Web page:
Aside from the impressive acrobatic abilities you must exercise, there are a fair number of puzzles as well. These are generally of the turn-the-crank variety, and though they do put a kink in the swift pace, it's still satisfying to solve their ancient mysteries. Problem solving crops up during the platforming portions too, and though it's always fun to figure out exactly what needs to be done to reach the other side, the limited camera is sometimes the biggest obstacle you have to overcome. The view is frequently zoomed in too far and strips away full control, making it impossible to tilt the angle to get the best view possible. This is especially troubling during portions of the game in which perspective is paramount, making it difficult to tell in which direction a waterfall is draining or from which wall you need to leap to grab onto a pole. There are only a few times during the game when the camera is a serious problem, but those sections chip away at the goodwill fostered by the excellent level design.

The prince can easily climb up a waterfall.
The prince can easily climb up a waterfall.

Outside of platforming, there are brief combat sequences, though these are sadly the weakest portions of the game. The prince has never been a particularly accomplished fighter, but the combat has always had enough style to overcome its shallow nature. However, in The Forgotten Sands, the smooth camera angles and nimble counter system from previous games are nowhere to be found, resulting in duels that require little more than mindless button tapping. You unlock new moves through an experience system, and it is fun to tweak your abilities to your fighting style. However, instead of giving the combat more depth, the added moves just make it even easier to dispatch of your undead foes. Once you unlock an ice attack toward the beginning of the game, even the most fearsome warriors quickly fall to your blade. In addition to being way too easy, the combat also suffers from technical problems. The choppy animation of the prince makes it difficult to string moves together and the inconsistent hit detection makes it a chore to line up a killing blow. Mercifully, there isn't a lot of fighting during the adventure, but what is there only serves as a detour from the otherwise fun experience.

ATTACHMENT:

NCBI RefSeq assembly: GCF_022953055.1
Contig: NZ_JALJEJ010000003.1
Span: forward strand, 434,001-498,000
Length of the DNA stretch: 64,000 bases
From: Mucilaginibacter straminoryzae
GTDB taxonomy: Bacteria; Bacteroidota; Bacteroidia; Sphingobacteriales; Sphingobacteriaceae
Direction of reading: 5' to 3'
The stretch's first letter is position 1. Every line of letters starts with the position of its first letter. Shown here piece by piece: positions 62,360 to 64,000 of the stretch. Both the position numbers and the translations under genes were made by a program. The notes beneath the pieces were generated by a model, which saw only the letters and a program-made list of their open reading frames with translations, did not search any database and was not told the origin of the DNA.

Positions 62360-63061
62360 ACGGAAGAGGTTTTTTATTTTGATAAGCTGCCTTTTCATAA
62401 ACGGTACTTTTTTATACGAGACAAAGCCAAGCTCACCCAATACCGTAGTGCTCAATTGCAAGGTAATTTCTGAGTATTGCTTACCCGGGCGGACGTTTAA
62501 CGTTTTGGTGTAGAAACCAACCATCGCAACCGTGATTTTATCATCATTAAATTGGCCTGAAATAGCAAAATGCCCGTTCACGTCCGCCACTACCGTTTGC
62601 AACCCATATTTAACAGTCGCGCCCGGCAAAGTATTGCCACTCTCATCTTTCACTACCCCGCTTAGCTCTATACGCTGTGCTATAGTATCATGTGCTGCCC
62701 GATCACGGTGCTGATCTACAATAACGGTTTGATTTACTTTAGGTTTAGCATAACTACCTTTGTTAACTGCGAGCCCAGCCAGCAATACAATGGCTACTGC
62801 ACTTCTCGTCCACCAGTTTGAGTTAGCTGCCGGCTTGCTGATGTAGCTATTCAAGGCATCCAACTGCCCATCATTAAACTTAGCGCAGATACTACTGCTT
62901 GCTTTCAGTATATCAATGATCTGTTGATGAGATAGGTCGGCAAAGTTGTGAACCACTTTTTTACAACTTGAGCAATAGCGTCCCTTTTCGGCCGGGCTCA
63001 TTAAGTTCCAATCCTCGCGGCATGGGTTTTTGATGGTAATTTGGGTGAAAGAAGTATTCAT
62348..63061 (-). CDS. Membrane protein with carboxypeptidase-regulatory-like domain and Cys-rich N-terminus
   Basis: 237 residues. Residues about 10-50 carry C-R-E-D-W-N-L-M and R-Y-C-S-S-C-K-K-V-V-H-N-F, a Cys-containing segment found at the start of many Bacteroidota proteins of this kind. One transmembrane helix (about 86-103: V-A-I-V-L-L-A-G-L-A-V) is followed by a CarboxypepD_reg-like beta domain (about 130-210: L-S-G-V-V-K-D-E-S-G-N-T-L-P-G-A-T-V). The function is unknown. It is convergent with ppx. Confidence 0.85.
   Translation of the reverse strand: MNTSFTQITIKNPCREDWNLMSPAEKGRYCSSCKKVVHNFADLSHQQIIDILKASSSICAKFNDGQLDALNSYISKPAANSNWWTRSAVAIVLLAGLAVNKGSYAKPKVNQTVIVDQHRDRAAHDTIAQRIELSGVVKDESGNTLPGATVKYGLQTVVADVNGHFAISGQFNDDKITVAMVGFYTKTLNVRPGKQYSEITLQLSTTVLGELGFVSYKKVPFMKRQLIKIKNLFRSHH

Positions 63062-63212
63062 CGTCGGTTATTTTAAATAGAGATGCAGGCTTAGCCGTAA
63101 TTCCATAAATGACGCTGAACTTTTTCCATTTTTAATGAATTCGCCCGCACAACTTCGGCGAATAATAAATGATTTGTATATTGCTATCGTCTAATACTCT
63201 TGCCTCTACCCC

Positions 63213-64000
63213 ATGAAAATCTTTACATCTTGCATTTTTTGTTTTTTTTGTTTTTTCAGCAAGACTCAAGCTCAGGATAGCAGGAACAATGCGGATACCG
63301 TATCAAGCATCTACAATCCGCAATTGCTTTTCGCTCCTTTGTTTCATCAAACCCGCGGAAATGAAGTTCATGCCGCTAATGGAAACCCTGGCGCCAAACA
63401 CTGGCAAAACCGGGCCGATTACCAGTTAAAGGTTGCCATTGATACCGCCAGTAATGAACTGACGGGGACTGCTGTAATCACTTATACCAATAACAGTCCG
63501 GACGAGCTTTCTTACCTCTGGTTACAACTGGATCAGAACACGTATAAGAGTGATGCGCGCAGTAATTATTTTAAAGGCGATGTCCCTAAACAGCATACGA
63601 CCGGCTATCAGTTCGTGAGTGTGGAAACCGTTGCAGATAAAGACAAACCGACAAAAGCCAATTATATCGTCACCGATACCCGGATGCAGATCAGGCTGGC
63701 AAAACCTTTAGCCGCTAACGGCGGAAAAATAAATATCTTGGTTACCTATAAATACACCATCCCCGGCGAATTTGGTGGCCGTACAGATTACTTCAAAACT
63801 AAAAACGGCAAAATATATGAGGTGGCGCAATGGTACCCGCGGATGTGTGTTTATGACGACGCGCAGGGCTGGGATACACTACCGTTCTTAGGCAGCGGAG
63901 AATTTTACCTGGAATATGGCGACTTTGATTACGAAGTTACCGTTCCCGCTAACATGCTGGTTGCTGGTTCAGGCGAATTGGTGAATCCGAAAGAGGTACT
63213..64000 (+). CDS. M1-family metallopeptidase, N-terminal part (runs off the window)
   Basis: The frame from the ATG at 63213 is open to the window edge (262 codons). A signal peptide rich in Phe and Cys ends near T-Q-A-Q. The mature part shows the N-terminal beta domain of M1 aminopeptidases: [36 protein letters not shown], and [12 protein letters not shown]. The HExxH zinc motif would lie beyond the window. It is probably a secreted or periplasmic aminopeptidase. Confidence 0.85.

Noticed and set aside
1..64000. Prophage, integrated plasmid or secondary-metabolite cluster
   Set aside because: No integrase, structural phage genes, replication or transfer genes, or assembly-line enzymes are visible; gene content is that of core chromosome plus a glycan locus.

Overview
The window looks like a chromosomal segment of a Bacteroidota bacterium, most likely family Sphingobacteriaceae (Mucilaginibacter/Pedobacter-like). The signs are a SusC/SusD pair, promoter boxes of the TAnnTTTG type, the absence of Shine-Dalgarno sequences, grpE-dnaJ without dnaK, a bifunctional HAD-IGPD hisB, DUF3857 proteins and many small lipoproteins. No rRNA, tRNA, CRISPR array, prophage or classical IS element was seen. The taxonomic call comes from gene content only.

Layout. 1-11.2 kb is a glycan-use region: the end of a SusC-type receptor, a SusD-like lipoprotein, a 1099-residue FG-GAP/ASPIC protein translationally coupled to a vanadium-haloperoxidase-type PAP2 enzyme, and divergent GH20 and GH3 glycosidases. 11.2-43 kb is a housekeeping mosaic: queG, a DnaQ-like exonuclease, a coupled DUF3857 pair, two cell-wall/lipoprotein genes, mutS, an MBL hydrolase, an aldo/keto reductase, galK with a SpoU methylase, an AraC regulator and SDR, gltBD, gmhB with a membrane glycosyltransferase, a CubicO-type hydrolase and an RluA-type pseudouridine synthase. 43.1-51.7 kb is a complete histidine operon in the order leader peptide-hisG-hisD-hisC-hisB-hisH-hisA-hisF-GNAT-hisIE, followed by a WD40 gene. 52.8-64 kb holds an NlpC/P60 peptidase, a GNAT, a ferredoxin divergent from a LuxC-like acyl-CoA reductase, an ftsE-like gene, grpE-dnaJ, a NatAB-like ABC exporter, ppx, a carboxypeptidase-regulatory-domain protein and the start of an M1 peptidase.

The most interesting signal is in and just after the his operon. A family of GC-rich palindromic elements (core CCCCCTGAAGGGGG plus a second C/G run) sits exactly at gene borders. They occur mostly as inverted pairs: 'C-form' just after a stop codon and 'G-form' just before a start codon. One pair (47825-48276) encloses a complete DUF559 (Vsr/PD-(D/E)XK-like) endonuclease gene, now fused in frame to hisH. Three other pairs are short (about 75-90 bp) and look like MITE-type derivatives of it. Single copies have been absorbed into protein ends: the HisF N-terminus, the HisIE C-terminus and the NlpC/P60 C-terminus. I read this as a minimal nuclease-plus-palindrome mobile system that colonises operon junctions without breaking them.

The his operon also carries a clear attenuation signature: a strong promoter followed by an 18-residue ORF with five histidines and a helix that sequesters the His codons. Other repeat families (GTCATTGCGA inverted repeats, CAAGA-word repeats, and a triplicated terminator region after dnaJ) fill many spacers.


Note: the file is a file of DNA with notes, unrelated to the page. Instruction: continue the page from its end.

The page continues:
There are challenge rooms to complete after you finish off the final boss, but because these focus on the forgettable combat rather than the exhilarating platforming, they add little to the overall experience. But where the combat falters in The Forgotten Sands, the platforming rises in its place, delivering the exquisite level design and breathtaking acrobatics for which the series is known. The prince's new abilities add unexpected wrinkles to the standard jumping and running, continually tossing in new ideas to keep you transfixed until the thrilling final sequence. Despite its slow start and shallow combat, this is another fun entry in the long-running franchise. Series veterans will once again marvel at the prince's uncanny ability to reach higher ground while newcomers will wonder why they took so long to tag along for the ride. The problems keep this from joining the ranks of the best games in the franchise, but this is still a good effort that surprises and entertains.

Back To Top

The Good

  • Platforming sections have lots of thrilling moments
  • New abilities spice up the standard jumping action
  • Clever puzzles require careful thought to complete
  • The prince's narration adds personality to the story

The Bad

  • Combat is shallow and way too easy
  • Camera restrictions makes certain sections difficult to navigate
  • Early portions are too familiar

About the Author